“Jawhar” or, “Dzhokhar,” and its Persian-Arab roots

Read the background to this post over at my Persian blog. To sum up, “Dzhokhar” is a transliteration of an Arabic word, جَوهَر (jawhar), that was loaned from Arabic to Persian after first being loaned from Persian to Arabic. The original Persian word is gawhar, meaning “jewel” or “essence.” At some point (I think pre-Islam, because unless I’m wrong the word appears in pre-Islamic Arab poetry, although those were only compiled in written form post-Islam so who knows?) Arabs must have picked up this word from the Persians, but changed the first consonant to a “j” sound since there’s no hard “g” sound in Arabic (the Egyptian dialect pronounces the letter jeem, which in standard Arabic and most dialects has a “j” sound, like a hard “g,” and in Gulf dialect the “qaf” can sound like a compromise between “q” and “g,” but there’s no hard “g” in the formal tongue). This is interesting, because Arabic generally changes foreign hard “g” sounds into the “gh” consonant (Pythagoras = فيثاغورَس (fīthāghūras; there’s no “p” sound either, so that becomes an “f” sound!), but for whatever reason in this case it became a “j” sound. Later, presumably after the Arab armies had conquered Iran and destroyed the Persian Empire, جَوهَر was incorporated into Persian as a new loanword, but with the emphasis on the meaning of “essence” since they were still using gawhar to mean “jewel.”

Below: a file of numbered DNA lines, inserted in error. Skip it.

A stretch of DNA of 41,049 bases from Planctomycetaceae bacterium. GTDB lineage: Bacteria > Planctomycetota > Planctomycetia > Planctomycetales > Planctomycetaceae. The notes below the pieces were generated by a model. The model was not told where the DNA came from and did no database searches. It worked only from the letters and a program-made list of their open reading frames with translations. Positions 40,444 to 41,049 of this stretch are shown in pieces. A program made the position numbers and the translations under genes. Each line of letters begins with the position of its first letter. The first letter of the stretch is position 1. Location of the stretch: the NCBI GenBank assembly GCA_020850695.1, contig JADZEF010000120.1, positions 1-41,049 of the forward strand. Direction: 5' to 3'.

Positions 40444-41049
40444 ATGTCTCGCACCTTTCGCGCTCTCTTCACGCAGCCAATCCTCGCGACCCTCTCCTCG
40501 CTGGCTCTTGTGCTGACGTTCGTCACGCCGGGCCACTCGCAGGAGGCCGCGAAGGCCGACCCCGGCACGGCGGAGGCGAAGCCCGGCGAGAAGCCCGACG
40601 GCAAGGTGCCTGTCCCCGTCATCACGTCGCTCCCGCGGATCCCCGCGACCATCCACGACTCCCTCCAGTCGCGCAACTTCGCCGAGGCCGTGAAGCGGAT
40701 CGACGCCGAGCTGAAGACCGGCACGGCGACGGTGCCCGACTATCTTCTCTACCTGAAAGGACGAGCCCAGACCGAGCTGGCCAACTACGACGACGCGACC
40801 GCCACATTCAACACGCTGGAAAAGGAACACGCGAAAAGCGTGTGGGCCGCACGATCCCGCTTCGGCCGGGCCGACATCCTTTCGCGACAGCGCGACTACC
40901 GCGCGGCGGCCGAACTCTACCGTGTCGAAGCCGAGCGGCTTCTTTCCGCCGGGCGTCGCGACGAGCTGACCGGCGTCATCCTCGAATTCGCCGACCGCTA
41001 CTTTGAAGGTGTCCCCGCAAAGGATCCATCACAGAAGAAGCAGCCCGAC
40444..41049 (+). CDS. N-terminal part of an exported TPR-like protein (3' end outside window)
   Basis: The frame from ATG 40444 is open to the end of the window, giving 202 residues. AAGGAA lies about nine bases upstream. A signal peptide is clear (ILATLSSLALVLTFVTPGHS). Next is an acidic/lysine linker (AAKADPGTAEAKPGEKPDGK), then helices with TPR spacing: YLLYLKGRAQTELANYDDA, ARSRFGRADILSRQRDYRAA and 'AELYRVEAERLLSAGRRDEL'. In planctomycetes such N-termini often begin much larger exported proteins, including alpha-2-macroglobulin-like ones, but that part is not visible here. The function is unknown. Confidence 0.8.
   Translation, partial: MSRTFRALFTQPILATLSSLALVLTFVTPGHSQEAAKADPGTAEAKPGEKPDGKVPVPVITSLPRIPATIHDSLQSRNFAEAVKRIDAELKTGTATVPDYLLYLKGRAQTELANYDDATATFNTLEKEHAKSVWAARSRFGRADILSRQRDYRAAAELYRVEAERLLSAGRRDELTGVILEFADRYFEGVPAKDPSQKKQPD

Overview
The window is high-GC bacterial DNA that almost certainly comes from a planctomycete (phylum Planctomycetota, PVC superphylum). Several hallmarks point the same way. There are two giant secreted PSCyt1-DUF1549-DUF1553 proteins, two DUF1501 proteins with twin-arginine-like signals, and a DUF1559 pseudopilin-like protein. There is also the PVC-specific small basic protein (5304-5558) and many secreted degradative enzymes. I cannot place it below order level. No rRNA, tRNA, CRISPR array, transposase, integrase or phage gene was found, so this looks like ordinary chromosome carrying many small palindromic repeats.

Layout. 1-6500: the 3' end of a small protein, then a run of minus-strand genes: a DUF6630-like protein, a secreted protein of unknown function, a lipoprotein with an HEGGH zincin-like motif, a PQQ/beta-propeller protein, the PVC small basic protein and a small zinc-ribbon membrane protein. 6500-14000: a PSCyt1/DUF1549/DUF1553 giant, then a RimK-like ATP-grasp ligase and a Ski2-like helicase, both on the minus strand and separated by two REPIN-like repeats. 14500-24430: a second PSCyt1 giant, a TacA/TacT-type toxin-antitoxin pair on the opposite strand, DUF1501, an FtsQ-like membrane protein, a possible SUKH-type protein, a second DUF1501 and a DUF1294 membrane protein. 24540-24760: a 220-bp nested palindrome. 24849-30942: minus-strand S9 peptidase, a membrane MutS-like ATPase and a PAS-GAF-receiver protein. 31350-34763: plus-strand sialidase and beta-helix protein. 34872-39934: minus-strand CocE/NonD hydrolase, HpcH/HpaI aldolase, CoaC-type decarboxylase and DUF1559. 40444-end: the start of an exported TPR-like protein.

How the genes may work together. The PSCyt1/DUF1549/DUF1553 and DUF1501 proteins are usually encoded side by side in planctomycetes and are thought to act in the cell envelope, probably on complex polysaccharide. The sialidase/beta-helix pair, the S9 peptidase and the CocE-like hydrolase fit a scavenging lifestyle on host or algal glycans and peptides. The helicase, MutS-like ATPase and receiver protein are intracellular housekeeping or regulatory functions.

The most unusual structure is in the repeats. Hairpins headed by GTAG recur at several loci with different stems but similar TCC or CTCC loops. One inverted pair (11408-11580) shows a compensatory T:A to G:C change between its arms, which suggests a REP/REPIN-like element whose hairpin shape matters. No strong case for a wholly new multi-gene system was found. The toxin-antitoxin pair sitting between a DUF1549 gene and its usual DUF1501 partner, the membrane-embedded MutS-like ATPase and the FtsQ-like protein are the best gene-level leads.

جَوهَر means “essence,” “nature,” “content,” “substance,” “matter,” or “jewel.” It also forms a rare quadriliteral (four-letter) Arabic root; these usually come about through loanwords, and in this case جَوهَرَ (jawhara) means “to become substance.” The abstract form جَوهَري (jawharī) means “substantial,” “essential,” or the more concrete “jeweler,” which can also be translated as جَوهَرجي (jawharjī), or jawhar plus the Turkish ending “-ji,” which is akin to the “-er” ending in English and here signifies occupation. Speaking of Turkish, the passive participle of جَوهَرَ, which is مُجَوهَر (mujawhar), means “bejeweled” in Arabic but was borrowed by Turkish to mean “jewel.”

UPDATE: More here, and here.

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